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Broadcasting over the internet - uncool and ungreen?

What happens if you stop traditional terrestrial broadcasting and start distributing everything over the internet?

The following article was originally published on the EBU Events Blog among a number of other blog posts from EBU staff attending the event. The complete collection of posts is available here.

At the EBU's stand at IBC 2012, one of the presentations was more than a little disquieting.

Simon Tuff, chairman of the EBU's Green Broadcasting group (pictured, mid-presentation, on the EBU booth), provides some chilling evidence that our industry is anything but "cool" and it is in grave danger of becoming even less ecologically sustainable if we abandon traditional terrestrial broadcasting ("sticks on hills") in favour of distributing all our content over the internet.

The BBC estimates that using the internet for the distribution of content to large audiences is three times more power hungry than serving the same audience with the same content using terrestrial broadcast transmitters. There was corroborating evidence for this from the Netherlands, mentioned by my colleague Bram Tullemans in his presentation on Media over Broadband, too.

That's not to say that these terrestrial transmitters can simply be ignored in the continuing quest for a more sustainable broadcast ecosystem. Far from it. Taking advantage of the fact that its flagship Radio 4 talk channel is now not only distributed across the UK from its high power, long-wave amplitude modulated Droitwich transmitter, but also over DAB, DVB-T, DVB-S and, yes, the Internet, the BBC has recently experimented with halving the transmitted power from Droitwich (-3dB sounds less dramatic). There have been virtually no complaints about degraded reception by the public and the BBC estimates that the annual savings in electricity costs will comfortably exceed £100,000, not to mention the tonnes of CO2 that will not be released into the environment.

The key concept is that of sustainability in broadcasting. Earth's resources of fossil fuels and rare elements are finite - we've passed the point where the amount of oil recovered exceeds the world's consumption. China is understandably becoming very protective of its reserves of, for example, neodymium, an essential rare-earth metal used in flat panel technologies and elsewhere. We must start recovering this and many other scarce substances (copper!) from redundant equipment rather than discarding them in landfill. Actually, in the case of copper it is more a need to dig up ("mine") the telephony cables that have been supplanted by fibre technology. It must also not be forgotton that formerly state of the art video servers might now be repurposed as perfectly adequate e-mail or document servers - anything but landfill!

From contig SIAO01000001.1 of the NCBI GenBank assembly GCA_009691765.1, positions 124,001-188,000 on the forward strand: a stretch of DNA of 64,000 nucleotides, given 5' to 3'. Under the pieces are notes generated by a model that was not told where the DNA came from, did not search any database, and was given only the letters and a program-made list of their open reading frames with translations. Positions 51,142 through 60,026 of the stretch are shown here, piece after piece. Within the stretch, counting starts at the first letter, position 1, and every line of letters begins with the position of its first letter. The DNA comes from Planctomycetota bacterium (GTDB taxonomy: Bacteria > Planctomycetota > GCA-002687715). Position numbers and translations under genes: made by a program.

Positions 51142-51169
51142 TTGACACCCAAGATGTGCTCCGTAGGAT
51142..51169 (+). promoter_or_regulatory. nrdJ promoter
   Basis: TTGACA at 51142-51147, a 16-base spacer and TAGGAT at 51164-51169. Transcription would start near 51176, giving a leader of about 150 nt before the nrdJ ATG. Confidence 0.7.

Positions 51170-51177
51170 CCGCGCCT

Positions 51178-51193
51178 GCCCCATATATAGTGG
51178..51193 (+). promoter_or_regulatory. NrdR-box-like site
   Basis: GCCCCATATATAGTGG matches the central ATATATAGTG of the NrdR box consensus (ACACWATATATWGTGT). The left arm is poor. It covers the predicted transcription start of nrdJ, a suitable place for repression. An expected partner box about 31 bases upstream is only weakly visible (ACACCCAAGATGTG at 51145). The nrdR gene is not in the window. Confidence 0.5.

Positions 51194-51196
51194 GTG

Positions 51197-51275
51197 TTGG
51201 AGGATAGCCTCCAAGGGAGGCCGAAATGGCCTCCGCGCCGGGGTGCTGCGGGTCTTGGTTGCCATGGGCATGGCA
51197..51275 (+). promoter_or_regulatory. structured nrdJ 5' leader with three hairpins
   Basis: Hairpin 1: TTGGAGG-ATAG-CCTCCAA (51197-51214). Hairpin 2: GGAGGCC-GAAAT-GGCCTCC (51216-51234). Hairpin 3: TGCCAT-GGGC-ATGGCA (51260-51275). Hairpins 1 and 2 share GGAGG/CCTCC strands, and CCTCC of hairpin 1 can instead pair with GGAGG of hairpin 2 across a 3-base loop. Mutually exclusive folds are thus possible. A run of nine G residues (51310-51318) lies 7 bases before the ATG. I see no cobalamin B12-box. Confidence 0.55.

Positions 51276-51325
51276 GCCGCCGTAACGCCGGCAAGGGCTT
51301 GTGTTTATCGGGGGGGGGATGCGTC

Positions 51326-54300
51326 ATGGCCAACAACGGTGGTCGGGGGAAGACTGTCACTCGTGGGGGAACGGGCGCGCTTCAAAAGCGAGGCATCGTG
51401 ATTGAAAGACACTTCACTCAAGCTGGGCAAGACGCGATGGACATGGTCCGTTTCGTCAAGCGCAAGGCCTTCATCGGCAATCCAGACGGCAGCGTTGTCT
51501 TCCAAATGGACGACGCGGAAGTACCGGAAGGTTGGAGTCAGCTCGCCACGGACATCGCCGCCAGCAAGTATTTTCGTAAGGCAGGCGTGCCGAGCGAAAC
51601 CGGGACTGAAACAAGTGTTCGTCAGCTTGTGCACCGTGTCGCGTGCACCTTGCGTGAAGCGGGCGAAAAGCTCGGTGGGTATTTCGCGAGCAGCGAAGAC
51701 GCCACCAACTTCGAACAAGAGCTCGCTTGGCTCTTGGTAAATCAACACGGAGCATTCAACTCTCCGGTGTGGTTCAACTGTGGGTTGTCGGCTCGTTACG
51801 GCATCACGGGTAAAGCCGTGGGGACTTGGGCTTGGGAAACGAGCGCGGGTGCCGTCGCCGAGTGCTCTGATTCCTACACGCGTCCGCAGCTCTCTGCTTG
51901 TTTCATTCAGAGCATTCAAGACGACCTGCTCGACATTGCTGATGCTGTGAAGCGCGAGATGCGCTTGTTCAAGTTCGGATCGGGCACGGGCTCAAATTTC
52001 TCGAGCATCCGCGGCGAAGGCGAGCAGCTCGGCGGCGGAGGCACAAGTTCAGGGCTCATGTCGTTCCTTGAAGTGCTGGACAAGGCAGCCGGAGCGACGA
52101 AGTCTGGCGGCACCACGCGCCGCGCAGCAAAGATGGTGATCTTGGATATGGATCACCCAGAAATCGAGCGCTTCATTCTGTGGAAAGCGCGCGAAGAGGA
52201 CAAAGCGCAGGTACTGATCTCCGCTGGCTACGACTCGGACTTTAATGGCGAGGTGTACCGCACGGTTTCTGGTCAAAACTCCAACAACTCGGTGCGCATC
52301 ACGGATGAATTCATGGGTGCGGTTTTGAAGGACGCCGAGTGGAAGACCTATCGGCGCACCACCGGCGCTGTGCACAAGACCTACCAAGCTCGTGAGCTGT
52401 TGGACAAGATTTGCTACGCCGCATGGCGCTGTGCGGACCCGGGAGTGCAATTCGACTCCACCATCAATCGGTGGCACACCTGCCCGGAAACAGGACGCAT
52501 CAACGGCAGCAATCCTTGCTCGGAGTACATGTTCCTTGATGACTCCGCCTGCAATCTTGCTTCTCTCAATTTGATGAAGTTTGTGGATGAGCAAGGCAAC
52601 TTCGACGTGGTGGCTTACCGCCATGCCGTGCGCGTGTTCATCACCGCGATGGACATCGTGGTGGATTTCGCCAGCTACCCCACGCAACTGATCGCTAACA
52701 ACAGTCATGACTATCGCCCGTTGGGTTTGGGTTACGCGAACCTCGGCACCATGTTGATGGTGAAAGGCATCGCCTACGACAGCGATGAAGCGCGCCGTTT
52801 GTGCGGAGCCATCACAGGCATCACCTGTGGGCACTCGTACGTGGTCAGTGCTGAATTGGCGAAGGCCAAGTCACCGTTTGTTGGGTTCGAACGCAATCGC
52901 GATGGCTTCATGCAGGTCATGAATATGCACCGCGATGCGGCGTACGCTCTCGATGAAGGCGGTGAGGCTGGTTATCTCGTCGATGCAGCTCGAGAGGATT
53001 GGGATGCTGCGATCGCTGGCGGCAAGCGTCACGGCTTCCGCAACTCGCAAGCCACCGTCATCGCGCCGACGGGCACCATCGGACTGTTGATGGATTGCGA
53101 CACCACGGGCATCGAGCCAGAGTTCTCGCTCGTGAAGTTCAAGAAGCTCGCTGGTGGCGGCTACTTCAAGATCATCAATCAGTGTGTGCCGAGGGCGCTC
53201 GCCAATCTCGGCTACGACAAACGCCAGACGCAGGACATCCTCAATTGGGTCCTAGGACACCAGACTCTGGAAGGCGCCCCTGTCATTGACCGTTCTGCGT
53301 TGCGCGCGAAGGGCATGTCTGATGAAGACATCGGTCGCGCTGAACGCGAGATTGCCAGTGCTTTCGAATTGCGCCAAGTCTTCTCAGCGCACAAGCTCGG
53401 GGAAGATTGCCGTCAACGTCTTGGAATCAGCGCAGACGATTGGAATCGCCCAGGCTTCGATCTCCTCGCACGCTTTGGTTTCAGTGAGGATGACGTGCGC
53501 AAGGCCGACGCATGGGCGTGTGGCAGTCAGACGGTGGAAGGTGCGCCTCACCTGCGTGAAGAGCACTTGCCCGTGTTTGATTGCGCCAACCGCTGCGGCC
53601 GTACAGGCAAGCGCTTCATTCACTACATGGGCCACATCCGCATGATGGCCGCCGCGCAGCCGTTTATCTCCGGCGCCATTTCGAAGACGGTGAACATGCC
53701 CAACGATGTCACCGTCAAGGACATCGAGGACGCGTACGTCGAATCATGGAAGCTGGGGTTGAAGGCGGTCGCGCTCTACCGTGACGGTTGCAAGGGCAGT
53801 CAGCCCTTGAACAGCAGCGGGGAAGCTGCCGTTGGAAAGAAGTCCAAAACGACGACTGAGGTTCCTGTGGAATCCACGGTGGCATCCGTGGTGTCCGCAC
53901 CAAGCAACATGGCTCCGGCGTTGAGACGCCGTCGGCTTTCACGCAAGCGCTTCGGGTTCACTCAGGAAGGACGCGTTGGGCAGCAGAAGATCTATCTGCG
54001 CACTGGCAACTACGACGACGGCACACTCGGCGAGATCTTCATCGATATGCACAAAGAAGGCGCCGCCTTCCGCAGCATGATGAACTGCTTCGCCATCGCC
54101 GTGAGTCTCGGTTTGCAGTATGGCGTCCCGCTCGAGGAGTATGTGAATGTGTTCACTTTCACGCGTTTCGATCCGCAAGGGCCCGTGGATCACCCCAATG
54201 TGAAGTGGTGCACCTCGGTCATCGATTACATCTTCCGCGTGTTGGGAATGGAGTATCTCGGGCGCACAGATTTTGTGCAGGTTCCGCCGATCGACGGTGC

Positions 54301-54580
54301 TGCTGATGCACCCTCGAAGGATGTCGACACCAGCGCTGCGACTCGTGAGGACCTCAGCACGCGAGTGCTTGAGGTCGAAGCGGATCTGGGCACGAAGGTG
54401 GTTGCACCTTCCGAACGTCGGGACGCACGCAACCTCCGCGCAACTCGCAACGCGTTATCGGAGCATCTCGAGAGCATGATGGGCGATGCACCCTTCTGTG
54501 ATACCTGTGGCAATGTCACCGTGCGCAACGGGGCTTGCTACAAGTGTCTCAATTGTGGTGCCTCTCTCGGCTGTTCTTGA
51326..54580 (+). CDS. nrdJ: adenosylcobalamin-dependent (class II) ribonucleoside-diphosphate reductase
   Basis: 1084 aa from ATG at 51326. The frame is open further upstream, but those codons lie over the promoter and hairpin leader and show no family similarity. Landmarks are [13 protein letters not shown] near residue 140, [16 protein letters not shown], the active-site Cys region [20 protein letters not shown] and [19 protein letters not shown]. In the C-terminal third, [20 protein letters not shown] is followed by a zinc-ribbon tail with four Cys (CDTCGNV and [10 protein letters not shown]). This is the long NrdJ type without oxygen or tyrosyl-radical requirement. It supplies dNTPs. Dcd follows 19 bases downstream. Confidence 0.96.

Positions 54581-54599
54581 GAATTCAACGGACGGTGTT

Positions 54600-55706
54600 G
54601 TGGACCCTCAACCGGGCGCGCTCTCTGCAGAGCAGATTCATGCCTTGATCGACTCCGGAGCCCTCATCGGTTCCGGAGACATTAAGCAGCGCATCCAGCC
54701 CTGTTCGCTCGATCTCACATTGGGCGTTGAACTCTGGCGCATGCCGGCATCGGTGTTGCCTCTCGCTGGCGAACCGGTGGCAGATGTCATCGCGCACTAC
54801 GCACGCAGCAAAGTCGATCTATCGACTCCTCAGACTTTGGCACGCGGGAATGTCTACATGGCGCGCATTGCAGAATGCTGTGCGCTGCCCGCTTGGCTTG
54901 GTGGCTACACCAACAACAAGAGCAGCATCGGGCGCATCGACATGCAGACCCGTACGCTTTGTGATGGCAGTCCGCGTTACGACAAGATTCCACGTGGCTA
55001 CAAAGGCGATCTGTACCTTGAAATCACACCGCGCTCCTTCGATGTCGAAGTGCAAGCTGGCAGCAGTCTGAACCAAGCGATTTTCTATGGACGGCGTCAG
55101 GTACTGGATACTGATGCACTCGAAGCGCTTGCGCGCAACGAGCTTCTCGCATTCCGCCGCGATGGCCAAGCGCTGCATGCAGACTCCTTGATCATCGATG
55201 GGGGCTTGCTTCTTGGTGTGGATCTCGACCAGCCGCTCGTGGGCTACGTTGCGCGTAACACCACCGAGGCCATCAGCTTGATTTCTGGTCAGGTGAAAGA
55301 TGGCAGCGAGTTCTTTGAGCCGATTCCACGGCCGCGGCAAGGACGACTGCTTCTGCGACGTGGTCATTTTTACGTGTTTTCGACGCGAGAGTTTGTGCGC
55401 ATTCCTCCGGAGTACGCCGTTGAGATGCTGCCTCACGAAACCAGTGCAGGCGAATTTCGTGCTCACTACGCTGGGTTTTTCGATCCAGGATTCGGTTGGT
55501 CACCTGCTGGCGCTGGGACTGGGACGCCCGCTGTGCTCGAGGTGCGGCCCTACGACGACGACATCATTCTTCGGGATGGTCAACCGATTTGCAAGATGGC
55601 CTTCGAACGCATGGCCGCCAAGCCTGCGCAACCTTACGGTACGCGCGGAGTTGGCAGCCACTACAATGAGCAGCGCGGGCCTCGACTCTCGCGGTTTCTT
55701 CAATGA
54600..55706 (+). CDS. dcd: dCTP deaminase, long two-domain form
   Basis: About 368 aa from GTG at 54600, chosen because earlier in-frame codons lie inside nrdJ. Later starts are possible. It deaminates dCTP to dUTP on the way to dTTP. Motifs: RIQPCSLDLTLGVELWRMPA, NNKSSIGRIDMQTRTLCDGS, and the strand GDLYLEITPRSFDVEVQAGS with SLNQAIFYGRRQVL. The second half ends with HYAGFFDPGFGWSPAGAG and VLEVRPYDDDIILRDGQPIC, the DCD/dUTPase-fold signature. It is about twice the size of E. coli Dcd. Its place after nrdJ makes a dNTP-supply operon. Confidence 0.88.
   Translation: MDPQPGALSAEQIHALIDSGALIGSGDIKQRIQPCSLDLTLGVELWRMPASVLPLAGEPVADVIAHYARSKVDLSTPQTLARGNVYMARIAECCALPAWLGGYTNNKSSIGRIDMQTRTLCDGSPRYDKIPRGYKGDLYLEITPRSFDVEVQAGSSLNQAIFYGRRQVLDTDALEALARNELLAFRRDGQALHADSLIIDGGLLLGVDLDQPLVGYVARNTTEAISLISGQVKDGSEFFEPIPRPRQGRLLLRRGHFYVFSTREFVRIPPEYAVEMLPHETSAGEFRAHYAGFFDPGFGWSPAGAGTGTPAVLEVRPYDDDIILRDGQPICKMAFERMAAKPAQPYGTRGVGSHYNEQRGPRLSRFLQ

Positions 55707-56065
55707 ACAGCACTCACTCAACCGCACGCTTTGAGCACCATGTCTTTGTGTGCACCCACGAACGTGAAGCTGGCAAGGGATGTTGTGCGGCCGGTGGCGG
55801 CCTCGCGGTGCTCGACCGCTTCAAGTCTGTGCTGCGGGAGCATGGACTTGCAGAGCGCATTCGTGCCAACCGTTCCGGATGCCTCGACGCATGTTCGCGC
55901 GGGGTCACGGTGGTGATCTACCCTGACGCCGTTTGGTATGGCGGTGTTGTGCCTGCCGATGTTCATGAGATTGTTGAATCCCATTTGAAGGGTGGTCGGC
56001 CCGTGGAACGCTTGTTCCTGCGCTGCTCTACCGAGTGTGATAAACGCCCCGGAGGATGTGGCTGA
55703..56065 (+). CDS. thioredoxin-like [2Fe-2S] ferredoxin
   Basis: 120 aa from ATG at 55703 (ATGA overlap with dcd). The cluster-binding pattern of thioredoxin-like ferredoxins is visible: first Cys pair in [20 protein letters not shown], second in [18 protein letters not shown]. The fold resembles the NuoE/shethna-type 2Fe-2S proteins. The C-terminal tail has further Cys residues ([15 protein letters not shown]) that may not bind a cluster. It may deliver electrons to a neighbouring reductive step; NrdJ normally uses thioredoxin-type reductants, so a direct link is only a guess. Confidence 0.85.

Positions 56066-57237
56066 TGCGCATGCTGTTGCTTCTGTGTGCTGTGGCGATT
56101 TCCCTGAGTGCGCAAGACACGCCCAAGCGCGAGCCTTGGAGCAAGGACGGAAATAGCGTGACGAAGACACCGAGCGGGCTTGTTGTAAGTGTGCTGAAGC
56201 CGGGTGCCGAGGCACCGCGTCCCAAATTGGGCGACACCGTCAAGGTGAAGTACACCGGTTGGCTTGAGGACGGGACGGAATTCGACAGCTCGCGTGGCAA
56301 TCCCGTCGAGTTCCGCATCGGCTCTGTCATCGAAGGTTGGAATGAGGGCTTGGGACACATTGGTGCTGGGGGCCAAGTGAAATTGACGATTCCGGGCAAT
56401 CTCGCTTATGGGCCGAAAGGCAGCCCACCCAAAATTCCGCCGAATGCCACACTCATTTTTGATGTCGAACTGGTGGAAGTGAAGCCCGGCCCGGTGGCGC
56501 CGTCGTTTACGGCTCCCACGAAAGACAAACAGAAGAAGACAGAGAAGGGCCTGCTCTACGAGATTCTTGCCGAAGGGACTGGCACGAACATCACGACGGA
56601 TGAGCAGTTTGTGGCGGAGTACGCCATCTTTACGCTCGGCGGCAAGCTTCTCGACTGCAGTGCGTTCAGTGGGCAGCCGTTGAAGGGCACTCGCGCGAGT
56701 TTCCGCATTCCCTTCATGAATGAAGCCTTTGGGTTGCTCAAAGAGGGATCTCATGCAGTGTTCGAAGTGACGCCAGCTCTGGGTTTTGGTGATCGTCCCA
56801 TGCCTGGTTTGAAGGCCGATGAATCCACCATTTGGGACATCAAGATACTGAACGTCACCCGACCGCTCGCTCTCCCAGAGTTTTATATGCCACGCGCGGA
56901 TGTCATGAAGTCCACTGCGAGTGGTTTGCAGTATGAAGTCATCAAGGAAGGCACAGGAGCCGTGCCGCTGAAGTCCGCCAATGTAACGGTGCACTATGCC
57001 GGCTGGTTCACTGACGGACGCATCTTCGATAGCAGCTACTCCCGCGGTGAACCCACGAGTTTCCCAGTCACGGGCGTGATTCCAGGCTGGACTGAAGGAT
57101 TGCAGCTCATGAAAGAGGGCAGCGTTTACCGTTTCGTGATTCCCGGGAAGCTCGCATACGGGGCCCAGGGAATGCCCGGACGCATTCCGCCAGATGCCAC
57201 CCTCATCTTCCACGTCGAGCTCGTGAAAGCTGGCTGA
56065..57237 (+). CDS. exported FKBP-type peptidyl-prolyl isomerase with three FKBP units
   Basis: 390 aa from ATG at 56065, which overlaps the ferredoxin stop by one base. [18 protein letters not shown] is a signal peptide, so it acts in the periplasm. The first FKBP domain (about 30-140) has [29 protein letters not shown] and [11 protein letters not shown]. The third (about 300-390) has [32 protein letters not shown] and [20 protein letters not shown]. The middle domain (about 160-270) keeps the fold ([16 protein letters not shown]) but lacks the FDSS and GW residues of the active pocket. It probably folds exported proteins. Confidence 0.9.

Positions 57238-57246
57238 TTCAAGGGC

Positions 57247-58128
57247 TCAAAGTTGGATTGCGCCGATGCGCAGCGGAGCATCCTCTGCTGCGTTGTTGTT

Sustainability can be helped along by much more modest adjustments to broadcasting daily life; issuing actors and crew with their own re-usable drinking mugs and water bottles for the duration of a shoot or drama series has been shown to significantly reduce costs - and is greener - than using disposable plastics for the purpose.

Constant monitoring of sustainability parameters, and a reaction to them, is a must. The BBC has developed, in conjunction with BAFTA, a carbon calculation software tool that they've named "Albert" - something to do with a famous energy equation, I expect - that helps with this sustainability monitoring. The energy cost of items such as travel, the operating costs of production equipment, sustaining a backoffice, outsourcing production effort and so on is converted by Albert into energy and CO2 figures that can help point to more efficient processes and use of resources. Its very interesting to observe the impact of different genres of television production on energy use - outside broadcasts and productions have a much higher travel element, whilst soaps and series have a high backoffice element (lots of script writers and editorial meetings). There is plenty of scope for improvement though, as it is estimated that one hour of typical television production translates into 8 tonnes of CO2 released into the environment. This is equivalent to the annual CO2 emission generated by two households of four people - real food for thought.

So, how do we green our seemingly inevitable adoption of IP technologies for broadcasting?

One answer might be to use each technology for what it does best. Well engineered and maintained transmitters using state-of-the-art modulation techniques are the most sustainable way of delivering high quality content to our audiences. Internet Protocol technologies are ideally suited to conveying associated programme information (actors' biographies, sporting statistics, track and CD titles and artwork etc.) to individuals for their greater enjoyment, understanding and immersion in the broadcast programmes. RadioDNS is an excellent example of this thinking applied to sound broadcasting, but it needn't stop there. TVs are getting smarter, tablets are proliferating and are ready to do service as personal second screens, after all.

The EBU is very conscious that that its Members must embrace sustainable broadcasting practices for their longer term welfare. All EBU projects should - and could - have this awareness built into them as a baseline requirement.

Roger works at the EBU Technical Department, in Audio Technologies.
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Credits: Photo EBU